Washington voters are livid over lack of privacy for preliminary ballots in the state primary. As reported by Liberty Nation, these ballots force voters to declare their party of choice – Democrat or Republican – with no other option available. Their selection appears on the outside of the form for all to see. Frustrated by this lack of confidentiality, many have elected not to submit their affiliation and thousands of ballots have been rejected as a result.
As of Friday, Feb. 27, nearly 680,000 ballots had been collected in the state and more than 36,000 were rejected because people did not want to declare a party. To make matters worse, the preferences people choose are made available to the public for 60 days, including names and addresses.
Curious as to what other Washingtonians were thinking about this new development, this writer took to Facebook and reached out for opinions. Of those who responded, only one person (from California) did not see anything wrong with the new system. Everyone else was, shall we say, less than pleased.
Jarrod Wood of Maple Valley, WA said:
“…If you choose a political party and stand by it no matter what that is than so much for being patriotic. As far as I’m concerned you might as well be a traitor. I think a good many people would like to consider themselves independent of any party. So to be forced to choose a party is nonsensical and just another method of control primarily from one party but I doubt it is limited solely to that party which would be Democrat. I think both parties are afraid of an independent strong hold. I think Trump is about as close as you come.”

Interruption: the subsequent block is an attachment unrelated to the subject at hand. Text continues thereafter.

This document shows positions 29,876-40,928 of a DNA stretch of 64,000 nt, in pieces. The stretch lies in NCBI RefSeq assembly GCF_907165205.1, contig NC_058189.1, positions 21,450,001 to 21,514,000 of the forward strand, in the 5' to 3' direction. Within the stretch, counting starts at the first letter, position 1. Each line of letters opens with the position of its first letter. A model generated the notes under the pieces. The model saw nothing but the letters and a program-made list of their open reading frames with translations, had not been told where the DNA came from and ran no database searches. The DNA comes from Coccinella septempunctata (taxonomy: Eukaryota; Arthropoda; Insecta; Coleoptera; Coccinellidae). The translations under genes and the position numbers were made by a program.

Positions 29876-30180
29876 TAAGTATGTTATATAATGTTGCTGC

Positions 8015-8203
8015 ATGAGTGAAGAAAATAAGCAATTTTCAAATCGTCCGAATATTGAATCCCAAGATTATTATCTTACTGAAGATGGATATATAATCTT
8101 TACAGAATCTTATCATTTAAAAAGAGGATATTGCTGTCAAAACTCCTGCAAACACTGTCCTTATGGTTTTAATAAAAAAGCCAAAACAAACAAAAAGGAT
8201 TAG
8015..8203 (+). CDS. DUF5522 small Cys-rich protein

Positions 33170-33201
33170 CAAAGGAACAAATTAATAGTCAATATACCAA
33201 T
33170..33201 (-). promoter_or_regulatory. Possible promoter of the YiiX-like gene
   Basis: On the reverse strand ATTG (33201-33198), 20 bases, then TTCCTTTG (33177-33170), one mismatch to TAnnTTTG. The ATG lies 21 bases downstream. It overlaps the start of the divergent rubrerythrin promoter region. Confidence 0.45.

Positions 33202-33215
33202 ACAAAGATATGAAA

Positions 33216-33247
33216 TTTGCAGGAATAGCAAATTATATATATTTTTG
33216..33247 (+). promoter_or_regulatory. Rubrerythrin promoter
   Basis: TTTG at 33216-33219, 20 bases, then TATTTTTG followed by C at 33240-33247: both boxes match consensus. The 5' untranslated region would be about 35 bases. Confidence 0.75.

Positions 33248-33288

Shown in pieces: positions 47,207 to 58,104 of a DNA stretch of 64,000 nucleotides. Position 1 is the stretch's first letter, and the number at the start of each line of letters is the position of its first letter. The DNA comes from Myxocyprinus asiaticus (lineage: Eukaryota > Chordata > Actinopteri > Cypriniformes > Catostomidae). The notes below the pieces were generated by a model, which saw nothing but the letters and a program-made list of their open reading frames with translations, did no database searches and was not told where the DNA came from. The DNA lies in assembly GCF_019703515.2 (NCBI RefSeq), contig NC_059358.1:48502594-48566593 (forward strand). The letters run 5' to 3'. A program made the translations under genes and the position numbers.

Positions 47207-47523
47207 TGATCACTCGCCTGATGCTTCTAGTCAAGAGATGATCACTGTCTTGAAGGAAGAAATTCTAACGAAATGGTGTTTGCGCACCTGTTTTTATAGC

“Here is the bottom line: It is NOT ok to force someone to choose a party, AND FORCE them to do so for all to see, to make their vote count, period. It is a private matter no matter WHO you support, and this new ‘policy’ sets a very dangerous precedent for EVERYONE.”
Washington’s primary is different than other elections because, as The Seattle Times reported, “it’s about choosing the presidential nominees of the Republican and Democratic parties.” The state can not make the private organizations that control the nomination process adhere to the results of the primary, though, and, in the past, caucuses were held to choose the presidential picks. This new policy, the Times explained, is a “kind of compromise to encourage the parties to use the results.” And here’s another interesting tidbit from the Seattle-based newspaper:
“By law, the ballots are designed by the secretary of state ‘in consultation with the major political parties.’ The primary law was last revised in 2019, with the passage of Senate Bill 5273, co-sponsored by 15 Democratic state senators. That bill specified that information regarding a voter’s ballot choice is public.”
Why were so many Democratic senators insistent on having such private information on the outside of the ballots? In the past, a flap on the envelope covered the answers. Assistant Secretary of State Mark Neary, according to the Times, said: “The positioning of the partisan declarations on the outside of the envelope is necessary because elections officials must sort the ballots by party before opening or counting them.”